There are actually three kinds of plague that Y. pestis can cause; bubonic, pneumonic, and septicemic. But pneumonic plague, which infects the lungs and killed millions as "The Black Death" during the 1300s, is considered the most serious, and has a fatality rate of close to 100 percent. Even today, when individual cases of the plagues are rare but not unheard of, the pneumonic plague often goes undetected for too long -- easily mistaken for the flu -- for antibiotics to be of use.
But how did the Black Death become so deadly?
In the new study lead by microbiologist Wyndham Lathem, researchers from the Northwestern University Feinberg School of Medicine found that a single gene for producing the protein Pla (acquired by Y. pestis early in its evolution) allowed the bacterium to infect the lungs. Until then, based on tests of bacteria altered to lack the gene, it may have been able to colonize the lungs, but wouldn't have caused a serious infection there.
"Almost all ancestral strains of Y. pestis carry the gene for Pla, but there still exist a few that represent ancestral Y. pestis just prior to acquistion of Pla," the study authors wrote in an article for The Conversation. "We were able to test if these pre-Pla strains were able to cause pneumonic plague – and they did not. But as soon as Y. pestis picked up this gene, the bacteria could cause epidemics of pneumonic plague. No further changes were necessary, even though there are dozens of additional differences between these ancestral strains and modern Y. pestis. So Y. pestis was able to cause pneumonic plague much earlier in its history than had previously been thought – as soon as it acquired this single gene for Pla."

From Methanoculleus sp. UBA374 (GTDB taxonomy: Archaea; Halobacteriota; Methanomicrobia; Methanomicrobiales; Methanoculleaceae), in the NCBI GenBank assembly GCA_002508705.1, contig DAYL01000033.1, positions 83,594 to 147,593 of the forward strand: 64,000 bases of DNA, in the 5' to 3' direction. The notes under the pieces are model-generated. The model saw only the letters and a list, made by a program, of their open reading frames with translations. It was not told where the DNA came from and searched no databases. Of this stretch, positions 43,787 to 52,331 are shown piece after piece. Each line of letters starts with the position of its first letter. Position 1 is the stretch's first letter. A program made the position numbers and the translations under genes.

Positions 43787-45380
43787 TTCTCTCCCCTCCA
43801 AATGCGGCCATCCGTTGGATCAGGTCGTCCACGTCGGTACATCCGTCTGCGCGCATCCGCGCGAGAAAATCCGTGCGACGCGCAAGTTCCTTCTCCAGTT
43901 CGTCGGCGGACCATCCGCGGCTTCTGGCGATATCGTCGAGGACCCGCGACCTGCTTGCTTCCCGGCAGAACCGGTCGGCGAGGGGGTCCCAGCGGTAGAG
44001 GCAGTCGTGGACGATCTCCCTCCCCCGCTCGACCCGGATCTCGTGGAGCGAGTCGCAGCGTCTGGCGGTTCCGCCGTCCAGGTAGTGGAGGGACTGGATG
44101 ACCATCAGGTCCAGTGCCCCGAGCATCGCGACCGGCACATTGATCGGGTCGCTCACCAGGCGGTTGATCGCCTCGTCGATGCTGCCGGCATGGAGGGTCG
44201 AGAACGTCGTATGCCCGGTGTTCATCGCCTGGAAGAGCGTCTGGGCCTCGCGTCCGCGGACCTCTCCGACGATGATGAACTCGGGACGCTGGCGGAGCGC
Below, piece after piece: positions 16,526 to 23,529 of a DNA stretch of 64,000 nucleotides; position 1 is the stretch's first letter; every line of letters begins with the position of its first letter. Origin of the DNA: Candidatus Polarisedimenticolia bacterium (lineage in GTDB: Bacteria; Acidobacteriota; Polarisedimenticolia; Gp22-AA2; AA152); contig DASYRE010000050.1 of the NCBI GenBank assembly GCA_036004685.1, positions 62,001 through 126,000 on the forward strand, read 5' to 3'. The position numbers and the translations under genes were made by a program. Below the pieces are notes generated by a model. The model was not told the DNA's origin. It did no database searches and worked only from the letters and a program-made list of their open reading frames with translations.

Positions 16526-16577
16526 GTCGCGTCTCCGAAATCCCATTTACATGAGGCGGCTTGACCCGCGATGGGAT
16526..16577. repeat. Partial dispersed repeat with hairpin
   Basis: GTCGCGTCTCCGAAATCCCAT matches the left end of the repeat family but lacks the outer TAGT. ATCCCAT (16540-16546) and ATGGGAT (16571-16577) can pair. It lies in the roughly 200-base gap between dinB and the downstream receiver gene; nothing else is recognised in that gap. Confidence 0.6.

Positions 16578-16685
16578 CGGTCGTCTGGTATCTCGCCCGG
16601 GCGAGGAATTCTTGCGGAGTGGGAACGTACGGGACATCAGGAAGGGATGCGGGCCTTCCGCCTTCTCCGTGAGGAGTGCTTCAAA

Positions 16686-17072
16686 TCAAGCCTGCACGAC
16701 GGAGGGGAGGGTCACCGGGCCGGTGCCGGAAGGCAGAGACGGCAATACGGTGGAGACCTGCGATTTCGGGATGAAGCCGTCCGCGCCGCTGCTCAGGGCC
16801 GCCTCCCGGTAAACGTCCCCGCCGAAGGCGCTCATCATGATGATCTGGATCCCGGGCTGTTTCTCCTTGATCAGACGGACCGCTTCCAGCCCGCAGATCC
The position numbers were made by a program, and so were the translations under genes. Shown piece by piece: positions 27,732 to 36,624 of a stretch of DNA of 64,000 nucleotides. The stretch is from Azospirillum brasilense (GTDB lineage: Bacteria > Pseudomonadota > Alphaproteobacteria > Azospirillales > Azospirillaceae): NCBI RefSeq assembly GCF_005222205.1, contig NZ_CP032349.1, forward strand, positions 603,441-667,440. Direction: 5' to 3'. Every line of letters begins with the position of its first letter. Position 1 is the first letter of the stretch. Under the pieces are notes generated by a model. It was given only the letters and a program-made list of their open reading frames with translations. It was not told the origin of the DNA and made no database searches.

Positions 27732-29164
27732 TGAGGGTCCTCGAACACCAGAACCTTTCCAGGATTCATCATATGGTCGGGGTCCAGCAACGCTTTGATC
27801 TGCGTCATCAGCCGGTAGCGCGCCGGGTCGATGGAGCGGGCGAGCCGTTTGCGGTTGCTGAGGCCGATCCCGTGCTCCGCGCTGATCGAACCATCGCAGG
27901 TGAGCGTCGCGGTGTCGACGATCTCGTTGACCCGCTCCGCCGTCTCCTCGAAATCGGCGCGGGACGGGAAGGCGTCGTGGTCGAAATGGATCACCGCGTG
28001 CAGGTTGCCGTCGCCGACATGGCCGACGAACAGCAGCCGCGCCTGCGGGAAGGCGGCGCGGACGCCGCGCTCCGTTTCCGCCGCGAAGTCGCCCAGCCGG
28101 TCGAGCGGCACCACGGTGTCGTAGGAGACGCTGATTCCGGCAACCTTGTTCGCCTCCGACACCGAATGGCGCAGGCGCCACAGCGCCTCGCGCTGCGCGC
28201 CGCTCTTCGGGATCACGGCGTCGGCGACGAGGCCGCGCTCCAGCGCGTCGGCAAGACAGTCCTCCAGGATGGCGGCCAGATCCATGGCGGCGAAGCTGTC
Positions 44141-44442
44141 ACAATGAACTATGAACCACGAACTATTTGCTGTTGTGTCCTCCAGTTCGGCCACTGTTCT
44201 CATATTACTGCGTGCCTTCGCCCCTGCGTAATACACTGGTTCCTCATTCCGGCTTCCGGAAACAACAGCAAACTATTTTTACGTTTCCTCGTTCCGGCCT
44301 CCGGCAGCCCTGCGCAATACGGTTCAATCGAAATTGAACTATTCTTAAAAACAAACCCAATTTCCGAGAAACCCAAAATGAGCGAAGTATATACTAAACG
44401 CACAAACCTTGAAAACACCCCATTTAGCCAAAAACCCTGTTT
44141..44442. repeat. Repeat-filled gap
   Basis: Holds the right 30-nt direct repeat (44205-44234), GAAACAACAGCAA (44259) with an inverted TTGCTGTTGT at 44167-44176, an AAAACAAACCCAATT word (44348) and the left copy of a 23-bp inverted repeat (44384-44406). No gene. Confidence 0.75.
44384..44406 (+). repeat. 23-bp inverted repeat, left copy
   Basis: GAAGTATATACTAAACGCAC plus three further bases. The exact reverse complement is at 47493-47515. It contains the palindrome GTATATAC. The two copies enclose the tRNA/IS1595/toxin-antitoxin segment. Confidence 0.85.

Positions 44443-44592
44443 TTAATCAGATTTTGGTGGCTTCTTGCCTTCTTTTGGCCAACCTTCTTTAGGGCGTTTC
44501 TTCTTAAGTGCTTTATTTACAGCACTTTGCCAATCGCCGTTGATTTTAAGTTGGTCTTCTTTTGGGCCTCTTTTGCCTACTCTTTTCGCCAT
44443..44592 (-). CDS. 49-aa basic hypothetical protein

Traditionally, researchers have thought that lung infection was one of the last tools the plague added to its arsenal. But this new research suggests that it took its baby steps as a lung infection, since it probably had the Pla gene quite early in its 5,000-10,000 year lifespan.
But it was a mutation to that gene that gave the plague real potential.
Previous research had shown that a mutation in the Pla gene changed how Y. pestis expressed it, but Lathem and his colleagues tested how that shift changed the disease in rats.
According to their observations, the modern version of the Pla gene allows the bacterium to infect deep tissues in the body 100 times more effectively. In other words, the mutation makes the plague bacteria much better at infecting the bloodstream and causing a full-body infection.
That second mutation almost certainly occurred just before the first major outbreak of plague 1,500 years ago. The researchers believe that this tiny mutation made the infection spread quickly enough to hit critical mass and cause epidemics.
"Our data suggests that the insertion and then subsequent mutation of Pla allowed for new, rapidly evolving strains of disease," Lathem said in a statement. "This information can show how new respiratory pathogens could emerge with only small genetic changes."
Even though the plague is still out there, no one expects it to make another genetic leap and turn super-deadly again. But it's important that scientists understand just how swiftly a harmless bacterium can turn itself into a killer -- because it could certainly happen again.